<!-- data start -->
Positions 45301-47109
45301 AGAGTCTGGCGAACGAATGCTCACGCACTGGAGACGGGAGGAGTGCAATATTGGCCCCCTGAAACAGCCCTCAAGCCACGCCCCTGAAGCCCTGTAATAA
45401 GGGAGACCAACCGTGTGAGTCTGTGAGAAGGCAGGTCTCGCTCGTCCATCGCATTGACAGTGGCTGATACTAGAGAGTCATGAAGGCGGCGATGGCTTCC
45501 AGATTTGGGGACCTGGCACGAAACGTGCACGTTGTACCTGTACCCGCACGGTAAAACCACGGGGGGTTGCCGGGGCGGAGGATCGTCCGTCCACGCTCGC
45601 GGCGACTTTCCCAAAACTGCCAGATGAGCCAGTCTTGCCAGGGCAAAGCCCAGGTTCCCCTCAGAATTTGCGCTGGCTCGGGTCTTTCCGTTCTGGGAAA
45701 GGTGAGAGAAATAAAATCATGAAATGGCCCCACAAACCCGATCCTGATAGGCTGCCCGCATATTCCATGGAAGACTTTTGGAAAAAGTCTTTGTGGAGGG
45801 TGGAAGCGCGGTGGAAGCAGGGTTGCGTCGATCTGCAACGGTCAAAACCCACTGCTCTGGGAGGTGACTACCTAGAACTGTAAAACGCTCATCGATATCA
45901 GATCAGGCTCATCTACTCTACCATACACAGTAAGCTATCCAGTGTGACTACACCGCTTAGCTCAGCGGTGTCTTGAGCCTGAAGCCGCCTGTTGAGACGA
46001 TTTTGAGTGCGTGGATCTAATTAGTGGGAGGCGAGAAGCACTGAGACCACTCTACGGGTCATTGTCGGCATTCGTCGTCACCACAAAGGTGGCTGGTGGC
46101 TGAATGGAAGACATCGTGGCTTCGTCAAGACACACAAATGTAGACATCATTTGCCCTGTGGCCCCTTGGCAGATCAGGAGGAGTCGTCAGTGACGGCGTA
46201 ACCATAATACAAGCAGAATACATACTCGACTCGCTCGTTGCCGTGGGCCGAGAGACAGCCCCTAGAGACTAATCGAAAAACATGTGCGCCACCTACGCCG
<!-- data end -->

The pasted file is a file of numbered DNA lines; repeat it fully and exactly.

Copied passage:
Positions 45301-47109
45301 AGAGTCTGGCGAACGAATGCTCACGCACTGGAGACGGGAGGAGTGCAATATTGGCCCCCTGAAACAGCCCTCAAGCCACGCCCCTGAAGCCCTGTAATAA
45401 GGGAGACCAACCGTGTGAGTCTGTGAGAAGGCAGGTCTCGCTCGTCCATCGCATTGACAGTGGCTGATACTAGAGAGTCATGAAGGCGGCGATGGCTTCC
45501 AGATTTGGGGACCTGGCACGAAACGTGCACGTTGTACCTGTACCCGCACGGTAAAACCACGGGGGGTTGCCGGGGCGGAGGATCGTCCGTCCACGCTCGC
45601 GGCGACTTTCCCAAAACTGCCAGATGAGCCAGTCTTGCCAGGGCAAAGCCCAGGTTCCCCTCAGAATTTGCGCTGGCTCGGGTCTTTCCGTTCTGGGAAA
45701 GGTGAGAGAAATAAAATCATGAAATGGCCCCACAAACCCGATCCTGATAGGCTGCCCGCATATTCCATGGAAGACTTTTGGAAAAAGTCTTTGTGGAGGG
45801 TGGAAGCGCGGTGGAAGCAGGGTTGCGTCGATCTGCAACGGTCAAAACCCACTGCTCTGGGAGGTGACTACCTAGAACTGTAAAACGCTCATCGATATCA
45901 GATCAGGCTCATCTACTCTACCATACACAGTAAGCTATCCAGTGTGACTACACCGCTTAGCTCAGCGGTGTCTTGAGCCTGAAGCCGCCTGTTGAGACGA
46001 TTTTGAGTGCGTGGATCTAATTAGTGGGAGGCGAGAAGCACTGAGACCACTCTACGGGTCATTGTCGGCATTCGTCGTCACCACAAAGGTGGCTGGTGGC
46101 TGAATGGAAGACATCGTGGCTTCGTCAAGACACACAAATGTAGACATCATTTGCCCTGTGGCCCCTTGGCAGATCAGGAGGAGTCGTCAGTGACGGCGTA
46201 ACCATAATACAAGCAGAATACATACTCGACTCGCTCGTTGCCGTGGGCCGAGAGACAGCCCCTAGAGACTAATCGAAAAACATGTGCGCCACCTACGCCG